Everything You Need to Know About Eating at an Izakaya
Here are a few tips to help you navigate your way through these Japanese taverns.
PHOTOS: STEVE CZERNIAK
A couple from Lebanon flipped through the extensive menu at unassuming Sushi Izakaya Gaku on South King Street with a look of desperate confusion.
They were hungry, they wanted Japanese food, but what the heck was all this? The woman leaned over to my table, already covered with small plates of deep-fried kabocha, crisped beef tongue and bone-fish chips, and shyly tapped me on the shoulder. “Can you help us?” she asked.
Yes. Yes, I can.
Photo: David Croxford
Dining at an izakaya—here or anywhere—isn’t at all like dinner at a typical Japanese restaurant. You normally can’t order teishoku, a set meal different from a plate lunch only because it comes with miso soup and a salad, or bowls of ramen. You have to make choices. But most izakaya—including Gaku, the reigning Hale ‘Aina-gold-award winner for Best Izakaya—employ helpful, well-informed servers who don’t mind offering suggestions or explaining the comprehensive menu.
An izakaya is a Japanese-style gastropub of sorts. While traditional ones offer tatami-mat seating, most modern taverns have tables and chairs and counter seats at the sushi bar. The menus—usually full of photos and waiting for you on the table or displayed on the walls—feature an assortment of sushi and small plates, similar to Spanish tapas.
And, of course, there’s alcohol. Sake, shochu, beer, sometimes wine.
If you’re new to the genre, we’ve got a few tips to help you navigate your way through these Japanese taverns.
It’s easy to see a menu packed with a multitude of items—hand-rolled sushi, skewered meats slow-grilled over hot charcoal, deep-fried whatever you can think of—and to go overboard with ordering. Don’t. Look over the entire menu first. Start with a handful of dishes, more if you’re sharing with a large table, and order as you go.
Try the Specialties
Every izakaya offers specialties: Sushi Izakaya Shinn in McCully serves a dish called genki jurushi, a bowl packed with an eclectic mix of ingredients, from natto to okra to a quail egg; and Izakaya Naru in Mō‘ili‘ili has Okinawan-inspired dishes including stir-fried bitter melon and taco rice served in a hot-stone pot. At the always-inventive Gaku, chefs scrape fresh hamachi off the bones to create the popular spicy negihamachi tartare dish ($9.50). The meat is topped with green onions, tobiko (flying-fish eggs), Gaku’s signature spicy sauce and a raw quail egg, which you mix together and eat with slices of crisp nori. Or try the eihire ($9.50), slices of dried stingray fin that pair well with a cold brew. It’s not something you often see.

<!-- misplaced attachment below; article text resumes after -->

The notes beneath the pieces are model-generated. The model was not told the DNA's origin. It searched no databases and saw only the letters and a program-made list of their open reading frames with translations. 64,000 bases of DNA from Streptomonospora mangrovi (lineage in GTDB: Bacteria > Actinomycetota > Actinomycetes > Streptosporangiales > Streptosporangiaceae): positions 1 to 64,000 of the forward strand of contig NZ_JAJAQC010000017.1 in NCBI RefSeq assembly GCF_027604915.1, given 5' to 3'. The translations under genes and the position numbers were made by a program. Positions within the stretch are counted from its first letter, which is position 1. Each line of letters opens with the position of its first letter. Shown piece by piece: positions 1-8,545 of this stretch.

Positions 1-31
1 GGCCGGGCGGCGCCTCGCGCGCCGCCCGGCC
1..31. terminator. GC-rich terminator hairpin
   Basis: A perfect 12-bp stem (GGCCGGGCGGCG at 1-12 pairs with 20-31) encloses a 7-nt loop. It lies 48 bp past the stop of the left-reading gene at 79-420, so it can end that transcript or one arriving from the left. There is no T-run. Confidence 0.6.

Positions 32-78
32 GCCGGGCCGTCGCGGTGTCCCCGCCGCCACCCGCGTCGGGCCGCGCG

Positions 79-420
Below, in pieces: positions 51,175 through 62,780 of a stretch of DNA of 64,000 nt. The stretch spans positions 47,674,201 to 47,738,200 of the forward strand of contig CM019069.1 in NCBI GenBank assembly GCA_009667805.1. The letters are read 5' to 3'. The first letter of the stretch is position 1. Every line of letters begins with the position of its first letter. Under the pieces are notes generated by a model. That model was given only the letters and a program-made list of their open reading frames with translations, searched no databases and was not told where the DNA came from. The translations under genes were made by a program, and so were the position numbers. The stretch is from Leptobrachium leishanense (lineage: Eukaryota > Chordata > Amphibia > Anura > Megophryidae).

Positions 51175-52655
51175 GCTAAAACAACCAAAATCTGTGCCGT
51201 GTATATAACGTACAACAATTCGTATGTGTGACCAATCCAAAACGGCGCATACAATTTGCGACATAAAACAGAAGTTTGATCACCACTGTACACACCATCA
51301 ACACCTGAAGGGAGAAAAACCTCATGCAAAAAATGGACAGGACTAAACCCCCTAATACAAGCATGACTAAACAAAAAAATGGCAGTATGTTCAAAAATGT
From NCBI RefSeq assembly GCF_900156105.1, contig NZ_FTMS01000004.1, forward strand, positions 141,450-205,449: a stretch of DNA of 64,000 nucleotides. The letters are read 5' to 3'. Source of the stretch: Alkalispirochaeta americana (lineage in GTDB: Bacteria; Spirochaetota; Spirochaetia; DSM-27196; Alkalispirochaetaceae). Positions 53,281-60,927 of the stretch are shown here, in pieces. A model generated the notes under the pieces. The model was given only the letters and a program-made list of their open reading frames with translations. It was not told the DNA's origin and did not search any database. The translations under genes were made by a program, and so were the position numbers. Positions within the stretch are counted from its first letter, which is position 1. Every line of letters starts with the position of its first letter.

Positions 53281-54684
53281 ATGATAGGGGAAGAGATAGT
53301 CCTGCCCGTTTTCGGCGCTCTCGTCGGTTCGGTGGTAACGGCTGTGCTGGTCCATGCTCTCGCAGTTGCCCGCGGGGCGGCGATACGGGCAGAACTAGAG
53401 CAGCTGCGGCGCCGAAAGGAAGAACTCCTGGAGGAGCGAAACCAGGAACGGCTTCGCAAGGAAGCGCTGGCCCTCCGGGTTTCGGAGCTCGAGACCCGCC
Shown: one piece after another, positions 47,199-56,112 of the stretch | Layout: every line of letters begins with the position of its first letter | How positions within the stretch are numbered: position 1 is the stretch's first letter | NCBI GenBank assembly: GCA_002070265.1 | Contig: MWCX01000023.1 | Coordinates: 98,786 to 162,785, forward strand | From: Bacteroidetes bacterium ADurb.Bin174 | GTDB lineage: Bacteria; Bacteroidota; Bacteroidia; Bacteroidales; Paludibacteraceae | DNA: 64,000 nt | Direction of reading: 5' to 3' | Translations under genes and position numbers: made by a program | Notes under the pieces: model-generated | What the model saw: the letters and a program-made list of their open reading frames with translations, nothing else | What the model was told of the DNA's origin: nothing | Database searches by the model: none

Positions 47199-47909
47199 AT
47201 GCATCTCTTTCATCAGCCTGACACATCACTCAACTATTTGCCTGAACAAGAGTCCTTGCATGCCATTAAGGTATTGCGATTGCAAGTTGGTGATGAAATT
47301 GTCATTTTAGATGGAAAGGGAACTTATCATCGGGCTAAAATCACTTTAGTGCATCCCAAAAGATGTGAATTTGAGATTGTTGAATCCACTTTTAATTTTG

There’s a reason izakaya serve alcohol. Not only do libations pair well with deep-fried, slow-grilled, salty offerings, but a dose of sake may relax you enough to try something out of your culinary comfort zone. Knock back that uni shooter ($13.50 at Gaku) you always see on Instagram or a dish showcasing stringy, stinky natto—Gaku has the omatsuri natto ($15.50), with uni, ikura, ‘ahi, ika, yamaimo, okra and a quail egg—that just might change your mind about fermented soybeans.
Try the House-Made Tofu
Most of us have eaten store-bought tofu, which comes in plastic boxes and keeps for days in the fridge. But, whenever you have the chance to try house-made tofu, take it. Making fresh tofu can be laborious but typically results in a creamy, subtly sweet tofu. Gaku takes it a step further with its tofu jelly ($4.50) dish. House-made tofu is topped with a layer of salty dashi shoyu jelly. For added texture and dimension, order it with ikura ($8.50) or uni ($11.50).
Know Your Roe
Sure, you know that roe are fish eggs, but they show up in a variety of dishes at izakaya. Ikura, or salmon roe, are large, reddish-orange orbs that burst in your mouth. Tobiko is flying-fish roe, smaller than ikura and crunchy. Masago, or smelt roe, are even smaller than tobiko. Mentaiko, which originated in Korea, is pollock or cod roe and is often marinated in a spicy pepper sauce. An approachable way to sample mentaiko at Gaku is the jaga butter mentaiko ($6.50). Jaga butter (or jaga-bata) is a dish of potatoes broiled in a lot of butter, with a dash of salt and shoyu. Gaku tops these decadent potato wedges with salty mentaiko roe.
Eggs Are Not Boring
In fact, many aficionados judge a sushi bar by its dashimaki tamago, a seemingly simple rolled omelet that’s ubiquitous but requires skill and experience to master. The omelet requires the right balance of dashi and egg, with a melt-in-your-mouth consistency. At Gaku, the dashimaki tamago ($5.50) is served in four sturdy blocks, proudly branded with kanji. And, while uncomplicated to eat, the omelet is a skillful blend of just a few ingredients that transform it into something worth Snapchatting.
DASHIMAKI TAMAGO ($5.50).
Don’t Skip Dessert
You may not immediately think of desserts when you’re eating in what’s essentially a bar. But izakaya often surprise you with their sweet endings. Gaku offers a tangy house-made yuzu sorbet ($5.50) that’s the perfect meat-ending palate cleanser for a rich meal. Its original custard pudding ($4.50) is a glossy, wobbly flan topped with fresh pineapple, strawberries and blueberries. And the warabi mochi matcha ice cream ($5.50) features an interesting combination of a jellylike confection made from bracken fern paired with green tea ice cream. Dinner ends the way it started—an adventure.
Sushi Izakaya Gaku, 1329 S. King St., 589-1329